THE death of Sir David Frost last Sunday provoked tributes from across the world, not surprising really for a man that has interviewed most of the famous faces around the world.
One of the saddest feelings was that a man who made such brilliant television during his career was not in a high profile role at the time of his death.
From That Was The Week That Was, to the Frost Report and from Frost on Sunday to Through the Keyhole, there was a charm and panache to whatever Sir David did.
And of course there was the legendary interviews with disgraced former US President Richard Nixon, dramatised in the film Frost/Nixon.
Watch the film yes but watch the actual interviews as well, a gradual and forensic disection of a man about to fall from grace.
His BBC One show Frost on Sunday set the agenda on a Sunday like no other political show has since, people like Marr and Andrew Neil can only emulate what Frost achieved.
But they were journalists from day one, Frost was a satitrist in the early days and actually made TV shows not just plonked in front of a camera. I think that is what set him apart and allowed him to get to the heart of the policy and spin.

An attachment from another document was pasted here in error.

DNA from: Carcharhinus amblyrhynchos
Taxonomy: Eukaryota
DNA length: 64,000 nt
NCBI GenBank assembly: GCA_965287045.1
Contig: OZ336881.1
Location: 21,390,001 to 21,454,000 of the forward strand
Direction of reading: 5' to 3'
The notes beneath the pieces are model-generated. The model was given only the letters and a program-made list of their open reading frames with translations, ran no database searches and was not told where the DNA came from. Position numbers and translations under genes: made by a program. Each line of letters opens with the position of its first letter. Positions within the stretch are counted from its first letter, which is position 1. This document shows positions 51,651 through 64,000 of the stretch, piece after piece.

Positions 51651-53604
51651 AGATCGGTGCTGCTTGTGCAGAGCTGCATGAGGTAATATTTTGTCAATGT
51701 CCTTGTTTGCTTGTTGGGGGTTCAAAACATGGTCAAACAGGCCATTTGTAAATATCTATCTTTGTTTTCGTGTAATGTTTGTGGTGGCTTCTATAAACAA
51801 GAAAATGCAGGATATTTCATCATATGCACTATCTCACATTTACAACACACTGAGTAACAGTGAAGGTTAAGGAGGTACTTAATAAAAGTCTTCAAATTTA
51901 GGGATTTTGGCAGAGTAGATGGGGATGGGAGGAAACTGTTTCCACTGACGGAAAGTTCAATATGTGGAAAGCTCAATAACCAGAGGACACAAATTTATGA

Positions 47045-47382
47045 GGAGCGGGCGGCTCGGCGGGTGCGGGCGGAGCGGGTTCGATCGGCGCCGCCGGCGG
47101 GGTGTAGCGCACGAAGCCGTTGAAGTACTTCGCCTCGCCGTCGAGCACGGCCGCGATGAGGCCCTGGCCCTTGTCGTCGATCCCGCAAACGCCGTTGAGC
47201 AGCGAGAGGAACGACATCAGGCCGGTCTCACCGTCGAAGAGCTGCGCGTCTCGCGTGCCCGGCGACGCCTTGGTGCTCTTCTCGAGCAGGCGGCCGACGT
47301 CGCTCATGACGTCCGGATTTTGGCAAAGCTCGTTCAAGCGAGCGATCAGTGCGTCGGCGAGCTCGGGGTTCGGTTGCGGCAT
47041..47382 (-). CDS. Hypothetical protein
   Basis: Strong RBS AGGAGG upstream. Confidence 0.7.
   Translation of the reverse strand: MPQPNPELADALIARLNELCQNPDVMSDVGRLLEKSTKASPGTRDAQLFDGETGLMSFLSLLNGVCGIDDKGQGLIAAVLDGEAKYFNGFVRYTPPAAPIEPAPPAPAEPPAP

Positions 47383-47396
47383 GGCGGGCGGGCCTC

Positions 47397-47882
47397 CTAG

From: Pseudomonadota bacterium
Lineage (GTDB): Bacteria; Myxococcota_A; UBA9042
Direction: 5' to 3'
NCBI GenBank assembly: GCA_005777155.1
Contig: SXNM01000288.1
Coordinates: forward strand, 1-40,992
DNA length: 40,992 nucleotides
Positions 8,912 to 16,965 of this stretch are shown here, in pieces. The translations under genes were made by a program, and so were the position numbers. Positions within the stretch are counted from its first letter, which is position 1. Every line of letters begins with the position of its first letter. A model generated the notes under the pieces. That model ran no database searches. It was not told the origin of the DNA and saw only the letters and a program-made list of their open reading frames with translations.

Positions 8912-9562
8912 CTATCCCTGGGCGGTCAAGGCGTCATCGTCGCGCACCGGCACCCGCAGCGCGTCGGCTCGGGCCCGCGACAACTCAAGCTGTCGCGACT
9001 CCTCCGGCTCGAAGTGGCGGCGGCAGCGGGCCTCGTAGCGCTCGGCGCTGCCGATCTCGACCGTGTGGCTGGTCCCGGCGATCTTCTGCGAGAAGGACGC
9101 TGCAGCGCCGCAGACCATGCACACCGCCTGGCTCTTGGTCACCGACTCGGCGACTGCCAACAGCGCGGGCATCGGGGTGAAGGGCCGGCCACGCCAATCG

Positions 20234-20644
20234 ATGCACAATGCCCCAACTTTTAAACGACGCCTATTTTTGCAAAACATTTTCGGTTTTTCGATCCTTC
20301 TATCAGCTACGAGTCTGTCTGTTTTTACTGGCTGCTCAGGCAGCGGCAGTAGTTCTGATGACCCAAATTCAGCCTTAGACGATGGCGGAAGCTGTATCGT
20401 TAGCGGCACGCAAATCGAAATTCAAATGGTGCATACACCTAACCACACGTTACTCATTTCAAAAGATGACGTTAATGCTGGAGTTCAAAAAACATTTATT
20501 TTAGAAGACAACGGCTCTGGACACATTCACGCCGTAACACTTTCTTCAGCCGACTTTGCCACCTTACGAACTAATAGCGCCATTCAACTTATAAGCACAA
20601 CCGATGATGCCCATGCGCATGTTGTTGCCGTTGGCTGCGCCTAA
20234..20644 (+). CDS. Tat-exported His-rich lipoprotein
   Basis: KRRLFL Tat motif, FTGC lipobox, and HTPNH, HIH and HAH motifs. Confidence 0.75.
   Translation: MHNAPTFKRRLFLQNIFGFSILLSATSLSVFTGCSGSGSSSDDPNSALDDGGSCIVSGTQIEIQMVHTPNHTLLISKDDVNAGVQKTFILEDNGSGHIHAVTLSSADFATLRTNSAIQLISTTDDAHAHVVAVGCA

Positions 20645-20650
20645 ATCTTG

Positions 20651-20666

Reading a number of political memoirs shows how feared Frost was, in the nicest possible way of course. Politicians feared an interview because they knew whatever message they wanted to convey would be subjected to the severest possible scrutiny.
Something which is missing now, too often programmes have been briefed in advance by Number 10 or the opposition meaning our elected officials are exposed to the lightest possible scrutiny.
His programmes often included an element of comedy as well and often showcased the talents of Rory Bremner, a satirist as well as impressionist.
I always admired him and his interviewing style and the fact he was a huge cricket fan and Arsenal supporter helped greatly!
So it was only right his beloved Arsenal beat Spurs 1-0 on the afternoon Sir David left us!
Goodbye, goodnight and thank you Sir David, may you rest in peace.